Anxiety is a very annoying sensation.

One of the many problems with it is that half the time the rational side of your brain knows full well that the thoughts you're entertaining are preposterous rubbish but nevertheless you carry on entertaining them anyway despite the fact that they've long outstayed their welcome. There's something about them that holds the brain in thrall, a mysterious quality of the reply "Yes I know it's probably nonsense but WHAT IF..." that is far more powerful than the statement that provoked it.  Sometimes the only way to make anxiety pack its bags is to sleep on it.

Even then - depending upon the subject of the anxiety - that doesn't necessarily work. Sometimes the next day is worse, especially if accompanied by the hangover produced by the state of inebriation that caused you to do whatever it was that made you start worrying about what people thought of you in the first place.

And this of course is the nub of the matter. Anxiety of this kind - Social Anxiety - is all to do with what you imagine that other people thinking of you. Are they judging you negatively, are you being found wanting, is your behaviour beyond the pale? Ironically the kind of people whose conduct means that they actually do run the risk of being thought of in this manner are those that never suffer from anxiety in the first place, blithe spirits waltzing through life without giving a moments thought to what people might be thinking of them.

If you think about it, worrying about what everyone is thinking of you all the time could be considered a very selfish activity. And while this self judgement could conspire to make you feel even worse, unless you're positing that there is something unique about you, then if you feel this way then there is a very high probability that other people do too and are consequently far too busy worrying about what others think of them to waste any time judging you.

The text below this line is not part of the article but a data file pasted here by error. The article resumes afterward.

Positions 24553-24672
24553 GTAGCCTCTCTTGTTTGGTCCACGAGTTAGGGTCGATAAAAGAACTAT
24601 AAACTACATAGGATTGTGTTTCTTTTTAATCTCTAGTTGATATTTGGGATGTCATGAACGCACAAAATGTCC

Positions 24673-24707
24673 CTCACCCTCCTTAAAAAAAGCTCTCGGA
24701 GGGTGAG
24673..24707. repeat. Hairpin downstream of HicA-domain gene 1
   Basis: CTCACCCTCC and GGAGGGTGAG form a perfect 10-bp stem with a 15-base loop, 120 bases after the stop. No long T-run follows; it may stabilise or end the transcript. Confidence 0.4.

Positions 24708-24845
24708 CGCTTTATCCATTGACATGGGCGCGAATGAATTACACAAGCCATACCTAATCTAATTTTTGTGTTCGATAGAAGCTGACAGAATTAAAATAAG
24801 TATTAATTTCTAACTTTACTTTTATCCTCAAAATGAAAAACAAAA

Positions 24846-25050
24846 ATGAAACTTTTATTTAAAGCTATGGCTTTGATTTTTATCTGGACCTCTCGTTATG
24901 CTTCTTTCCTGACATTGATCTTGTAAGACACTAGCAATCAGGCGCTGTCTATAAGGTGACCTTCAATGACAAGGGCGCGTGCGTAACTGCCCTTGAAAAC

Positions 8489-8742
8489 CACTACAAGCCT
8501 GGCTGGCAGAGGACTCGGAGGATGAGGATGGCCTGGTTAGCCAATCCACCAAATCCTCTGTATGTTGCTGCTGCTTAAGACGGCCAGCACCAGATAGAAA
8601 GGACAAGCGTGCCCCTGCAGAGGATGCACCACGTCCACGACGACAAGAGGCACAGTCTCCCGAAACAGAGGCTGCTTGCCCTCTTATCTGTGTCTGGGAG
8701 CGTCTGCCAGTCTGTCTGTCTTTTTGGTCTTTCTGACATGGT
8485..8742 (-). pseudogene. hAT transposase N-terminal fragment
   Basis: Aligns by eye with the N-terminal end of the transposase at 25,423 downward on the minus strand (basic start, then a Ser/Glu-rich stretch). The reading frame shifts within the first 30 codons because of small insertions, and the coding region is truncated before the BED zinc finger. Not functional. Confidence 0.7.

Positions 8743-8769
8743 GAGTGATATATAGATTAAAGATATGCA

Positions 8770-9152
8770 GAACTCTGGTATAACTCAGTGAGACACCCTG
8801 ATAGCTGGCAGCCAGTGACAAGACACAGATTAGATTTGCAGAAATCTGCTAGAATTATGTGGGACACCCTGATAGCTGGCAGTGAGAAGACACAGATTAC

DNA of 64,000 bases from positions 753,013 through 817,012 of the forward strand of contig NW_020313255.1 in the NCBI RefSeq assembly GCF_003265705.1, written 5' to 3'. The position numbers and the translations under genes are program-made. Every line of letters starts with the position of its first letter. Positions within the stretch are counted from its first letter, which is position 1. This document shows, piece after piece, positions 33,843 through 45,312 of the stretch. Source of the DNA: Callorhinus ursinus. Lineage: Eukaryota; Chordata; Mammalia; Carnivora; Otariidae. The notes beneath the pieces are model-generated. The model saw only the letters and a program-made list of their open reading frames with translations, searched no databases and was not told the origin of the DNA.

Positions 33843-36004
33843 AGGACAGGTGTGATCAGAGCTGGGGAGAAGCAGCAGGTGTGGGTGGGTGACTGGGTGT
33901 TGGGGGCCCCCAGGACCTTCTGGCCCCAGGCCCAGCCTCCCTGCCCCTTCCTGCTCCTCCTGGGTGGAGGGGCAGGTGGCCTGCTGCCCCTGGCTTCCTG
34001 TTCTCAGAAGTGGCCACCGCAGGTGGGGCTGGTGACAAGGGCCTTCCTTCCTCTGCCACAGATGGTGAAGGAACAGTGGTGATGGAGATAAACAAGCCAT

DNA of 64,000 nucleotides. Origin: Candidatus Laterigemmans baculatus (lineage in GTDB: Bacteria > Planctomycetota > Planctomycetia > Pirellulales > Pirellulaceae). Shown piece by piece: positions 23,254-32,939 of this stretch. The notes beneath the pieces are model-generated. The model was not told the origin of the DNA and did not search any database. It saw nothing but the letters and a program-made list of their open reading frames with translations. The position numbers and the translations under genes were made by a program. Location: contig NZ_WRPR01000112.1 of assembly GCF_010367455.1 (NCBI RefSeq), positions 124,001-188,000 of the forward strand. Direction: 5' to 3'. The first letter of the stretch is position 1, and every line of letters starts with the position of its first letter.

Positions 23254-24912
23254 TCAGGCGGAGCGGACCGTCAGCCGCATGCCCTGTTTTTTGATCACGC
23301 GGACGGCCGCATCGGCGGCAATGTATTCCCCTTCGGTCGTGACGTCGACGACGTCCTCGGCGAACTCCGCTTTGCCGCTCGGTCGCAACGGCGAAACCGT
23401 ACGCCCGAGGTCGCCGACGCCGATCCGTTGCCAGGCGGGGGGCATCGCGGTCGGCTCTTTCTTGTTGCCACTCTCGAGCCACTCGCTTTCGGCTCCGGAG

Which is all very well but when it comes down to it just another example of the kind of rational argument that anxiety is such a dab hand at dismissing. "Yes, that's very likely correct, but WHAT IF..." Your brain's pattern recognition module goes into overdrive as you analyse and reanalyse the nuances of other people's remarks and expressions, trying to pull some sense from the white noise of social interaction. As ever this sense has more to do with what is going on inside your skull than in the outside world. Those patterns you think you recognise are the ones you learned before. The reality is social static. And the more you think you recognize them, the more they're reinforced in a feedback loop that does no-one any good.

So what can be done to free you from the WHAT IF?

I inadvertently stumbled upon one possible solution a couple of weeks ago. Having come across a pair of bots on Twitter which had been designed to engage in an endless conversation with each other, I started wondering what the current state of the art was when it came to chat bots. I wondered how far Cleverbot had come on since the last time I used it.

So I browsed to the URL and started chatting. The bot still had a tendency to come up with a number of non-sequiturs during the "conversation" but if taken in small doses could be mistaken for a real interaction.

And then it happened.

The bot was rude to me. Not a straight out insult, more an implication, an insinuation that I was at fault for the way the conversation was going, an attempt at a put down. And just for a moment the social anxiety kicked in and I started feeling bad.

Within seconds I knew this was ridiculous, that in this instance there could be no WHAT IF. The bot had no intent, it couldn't. I had managed to get anxious about something non-existent. The negative feelings in this case were demonstrably Only In My Head. This was the scientific method.

And of course if it was Only In My Head in this instance then wasn't it far more likely that it was Only In My Head on all the other occasions?

Probably. While what I'd experienced hadn't been able to dispel the WHAT IFs altogether, it had certainly weakened them. An automated system had done what weeks of CBT had been unable to.

And all it had taken was the appearance of being rude.